Kevin Gilchrist

O! Ye Gods of Watts, Oomps, and Amps!

An Article Written By Kevin Gilchrist

Has this ever happened to you? Did you set up your GoTo telescope and the motors don't seem to be as loud and fast as they usually are? Was star alignment fraught with errors? Did your scope suddenly seem to think it was in South Africa? Check your power supply! If you are like most of us gear-heads you will have a collection, large or small, of Wall Warts. Those pesky little black plastic boxes with wires seem to have a life of their own.

They disappear one day, then come back a week later and they have multiplied. These purveyors of low-voltage direct-current (abbreviated DC) are a fact of life. Another fact is that they come in a variety of voltage outputs and (very important) two kinds of polarity and also a "power rating" called Amps. Usually the larger the plastic box the more Amps the Wall Wart can delivery to your device. Be sure to label your Wall Warts as to which device it is meant to power. A Wall Wart of 0.25 amps will not under any circumstances be able to power a device requiring 1 or 2 amps when it is needed. So your GoTo's hand controller may light up and let you start your alignment routine, it probably won't be able to power both axis's motors at the same time. The other caveat is polarity. Your mount or other device should have a little picture showing you if it needs the Positive voltage on the center pin or Negative voltage on the center pin. Most modern devices use Positive-on-center-pin but there are exceptions!

Recently I was at our Lockwood Valley site and my GoTo mount started to act up, forgetting where it was. After going through the alignment routine for the fifth time I decided to ask around and see if anyone else was having problems. Yes, there was one other person having problems until he changed over to battery power. Ah, ha! Asking a bit more, I was told by Larry Steenhoek (AKA Mr. Lockwood Valley) that the AC power outlets found at most of the pads are subject to a couple of problems. First is that the "weather proof" boxes are not all that weather proof and from time to time an outlet will become corroded and need replacing. If you think you are having a problem like this, try running an extension cord to another AC outlet and that may be the cure for the evening. Be sure to send a message to the person who is in charge of Lockwood maintenance. Currently that is Penny Kunitani at . Alerting others such as Larry Steenhoek, Kevin Gilchrist (Board member for 2015), or Joe Phipps (also Board for 2015) if they are present, will help to get problems corrected.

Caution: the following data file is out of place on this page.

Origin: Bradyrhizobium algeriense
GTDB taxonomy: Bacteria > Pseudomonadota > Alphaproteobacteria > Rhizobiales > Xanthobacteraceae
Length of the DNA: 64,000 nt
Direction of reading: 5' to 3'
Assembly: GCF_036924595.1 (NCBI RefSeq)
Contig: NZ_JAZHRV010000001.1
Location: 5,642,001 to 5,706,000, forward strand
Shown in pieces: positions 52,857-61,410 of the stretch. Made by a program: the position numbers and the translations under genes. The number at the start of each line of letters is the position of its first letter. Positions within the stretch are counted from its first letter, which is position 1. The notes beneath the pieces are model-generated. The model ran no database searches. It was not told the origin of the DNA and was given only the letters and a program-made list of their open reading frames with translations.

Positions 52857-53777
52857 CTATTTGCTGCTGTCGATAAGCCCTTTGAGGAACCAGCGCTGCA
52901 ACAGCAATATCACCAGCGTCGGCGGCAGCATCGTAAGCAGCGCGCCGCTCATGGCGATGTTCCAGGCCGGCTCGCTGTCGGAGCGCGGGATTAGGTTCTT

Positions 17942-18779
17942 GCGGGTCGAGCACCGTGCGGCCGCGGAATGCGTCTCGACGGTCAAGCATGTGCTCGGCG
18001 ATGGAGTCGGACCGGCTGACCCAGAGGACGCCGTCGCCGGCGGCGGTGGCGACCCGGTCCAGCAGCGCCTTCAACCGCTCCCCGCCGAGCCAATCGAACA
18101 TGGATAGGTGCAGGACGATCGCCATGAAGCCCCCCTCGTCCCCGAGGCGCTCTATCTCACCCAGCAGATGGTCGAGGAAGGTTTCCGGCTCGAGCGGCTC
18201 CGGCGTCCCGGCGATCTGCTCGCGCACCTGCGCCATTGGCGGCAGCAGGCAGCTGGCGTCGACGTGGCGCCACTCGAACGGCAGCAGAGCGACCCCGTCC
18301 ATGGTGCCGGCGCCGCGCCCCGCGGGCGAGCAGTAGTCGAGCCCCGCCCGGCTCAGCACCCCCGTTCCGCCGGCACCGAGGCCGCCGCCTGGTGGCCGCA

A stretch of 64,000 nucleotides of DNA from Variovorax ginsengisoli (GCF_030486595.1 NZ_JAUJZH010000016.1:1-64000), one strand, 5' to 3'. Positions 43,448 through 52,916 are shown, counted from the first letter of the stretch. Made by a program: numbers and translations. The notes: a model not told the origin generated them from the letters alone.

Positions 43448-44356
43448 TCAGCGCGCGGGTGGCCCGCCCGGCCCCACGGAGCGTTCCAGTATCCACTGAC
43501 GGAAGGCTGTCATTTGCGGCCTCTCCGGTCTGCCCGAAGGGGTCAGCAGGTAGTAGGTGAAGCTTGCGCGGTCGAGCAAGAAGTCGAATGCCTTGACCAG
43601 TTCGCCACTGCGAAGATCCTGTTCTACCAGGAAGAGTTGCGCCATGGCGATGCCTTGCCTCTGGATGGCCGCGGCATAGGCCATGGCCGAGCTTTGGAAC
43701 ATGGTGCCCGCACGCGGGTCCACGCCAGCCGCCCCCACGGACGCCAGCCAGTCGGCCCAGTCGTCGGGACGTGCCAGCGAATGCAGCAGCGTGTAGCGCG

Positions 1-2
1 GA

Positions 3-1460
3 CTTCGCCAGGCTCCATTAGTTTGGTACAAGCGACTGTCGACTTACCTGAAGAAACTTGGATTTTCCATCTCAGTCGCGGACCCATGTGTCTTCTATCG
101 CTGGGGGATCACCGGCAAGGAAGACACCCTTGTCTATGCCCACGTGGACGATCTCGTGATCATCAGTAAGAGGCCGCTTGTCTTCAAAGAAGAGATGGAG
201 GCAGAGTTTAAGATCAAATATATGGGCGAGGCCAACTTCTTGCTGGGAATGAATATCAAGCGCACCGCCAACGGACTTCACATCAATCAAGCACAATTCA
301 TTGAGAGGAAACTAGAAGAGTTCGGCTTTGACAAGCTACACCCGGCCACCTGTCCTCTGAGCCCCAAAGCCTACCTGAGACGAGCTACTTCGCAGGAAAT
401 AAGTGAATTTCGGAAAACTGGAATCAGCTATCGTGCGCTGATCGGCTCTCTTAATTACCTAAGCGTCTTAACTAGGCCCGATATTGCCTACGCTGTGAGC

The second problem that our Lockwood Valley site is prone to, but also beyond our control, is the fluctuating AC line voltage. In a city or suburb that is large enough, the voltage at the outlets is relatively steady - usually between 110 and 125 volts. Out in Lockwood Valley, line voltage can vary as much as 100 volts on the low side, to a high of 140 volts! These spikes, surges and sags are just the way it is out in the sticks. Our little Wall Warts are rarely designed and built to deal with these fluctuations and we must turn to big, heavy battery packs or voltage regulators designed to keep our required voltages where we need them. Not only do our GoTo mounts need clean, regulated power, but also our computers and private networks. I said "clean" power. Another problem with our little Wall Warts is that they don't always supply nothing but DC. Sometimes a little AC can leak through an aging Wall Wart, or even a new one! They are not the most trustworthy of things we rely on and can damage your expensive equipment. If you are an imager, or seriously thinking of getting into using computers with your scope, then a voltage regulator is a must if you are setting up anywhere, not just Lockwood Valley.

We want your experiences at Lockwood Valley to be happy and productive. Being frustrated at a misbehaving scope or computer is a waste of valuable time. Be prepared: Have the correct Wall Wart or other reliable power supply and an extra, brightly-colored and long extension cord.


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